Thursday, August 28, 2008


You all realize that having been to ANWR, I now automatically win any discussion we have about whether or not we drill there. It's simple; I just say "Have you ever been there?"

  The argument is that the area that has oil, compared to the rest of ANWR is like a postage stamp on a football field.
Well, sure, but what about all of the roads, traffic, and another pipeline? And what about all those other oil leases that you guys still need to drill?

  To be honest, it probably would make little or no difference to nearly all Americans. These photos aren't even from anywhere near the section that they want to drill.
The thing that worries me is the precedent it sets. If refuges suddenly aren't refuges as soon as someone finds oil, gold or uranium, then will the same go for national parks, national monuments, state parks, and so on? (National Forest already means very little.)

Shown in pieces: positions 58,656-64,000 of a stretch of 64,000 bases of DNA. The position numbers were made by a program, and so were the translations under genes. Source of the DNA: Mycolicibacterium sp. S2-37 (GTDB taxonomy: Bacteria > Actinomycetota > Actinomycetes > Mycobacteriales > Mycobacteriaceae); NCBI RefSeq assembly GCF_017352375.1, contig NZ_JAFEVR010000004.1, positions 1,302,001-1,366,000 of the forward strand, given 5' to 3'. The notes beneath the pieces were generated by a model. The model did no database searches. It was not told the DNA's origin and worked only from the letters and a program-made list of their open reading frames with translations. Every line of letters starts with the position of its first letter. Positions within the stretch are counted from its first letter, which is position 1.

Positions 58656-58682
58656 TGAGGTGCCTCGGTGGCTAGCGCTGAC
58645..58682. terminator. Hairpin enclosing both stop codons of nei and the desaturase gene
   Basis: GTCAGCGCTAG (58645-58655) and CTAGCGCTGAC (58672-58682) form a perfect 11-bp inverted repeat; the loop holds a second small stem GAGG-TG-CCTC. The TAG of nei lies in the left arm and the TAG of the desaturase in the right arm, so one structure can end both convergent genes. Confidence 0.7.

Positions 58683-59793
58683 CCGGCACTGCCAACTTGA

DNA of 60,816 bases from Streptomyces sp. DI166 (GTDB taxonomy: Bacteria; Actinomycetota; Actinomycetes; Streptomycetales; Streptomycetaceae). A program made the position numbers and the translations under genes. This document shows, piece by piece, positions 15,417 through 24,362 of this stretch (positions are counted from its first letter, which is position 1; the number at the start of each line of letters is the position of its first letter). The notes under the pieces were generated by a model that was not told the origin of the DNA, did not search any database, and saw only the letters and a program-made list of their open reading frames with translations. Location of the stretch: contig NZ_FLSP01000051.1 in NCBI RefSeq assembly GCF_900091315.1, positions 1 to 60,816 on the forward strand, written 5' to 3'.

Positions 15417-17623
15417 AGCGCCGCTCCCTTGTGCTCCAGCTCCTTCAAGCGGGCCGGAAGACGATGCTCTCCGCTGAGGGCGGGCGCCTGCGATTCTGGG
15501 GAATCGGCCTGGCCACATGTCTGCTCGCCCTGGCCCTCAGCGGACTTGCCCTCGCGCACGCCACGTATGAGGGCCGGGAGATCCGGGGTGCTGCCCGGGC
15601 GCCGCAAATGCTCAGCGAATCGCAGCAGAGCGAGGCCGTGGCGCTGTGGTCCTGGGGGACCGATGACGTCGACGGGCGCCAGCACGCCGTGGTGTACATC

Anyone who knows me would probably have already guessed where I stand on this issue, but I thought I'd let you know anyway.
(That white lichen takes 50+ years to grow. It's what caribou eat all winter long.) You can't take fossils, plants, soil, or anything at all from this wildlife refuge. The only thing you can take is wildlife, as long as you have a hunting license. Strange, eh?

1 comment:

eped said...

GREAT! pictures.

and now I can cite a close familiar authority too, and when people say that all that logos came at the cost of oil that had to come from somewhere I can say "not me" and "yeah but he hitchhiked" and so on. (if I'm wrong don't bother correcting me)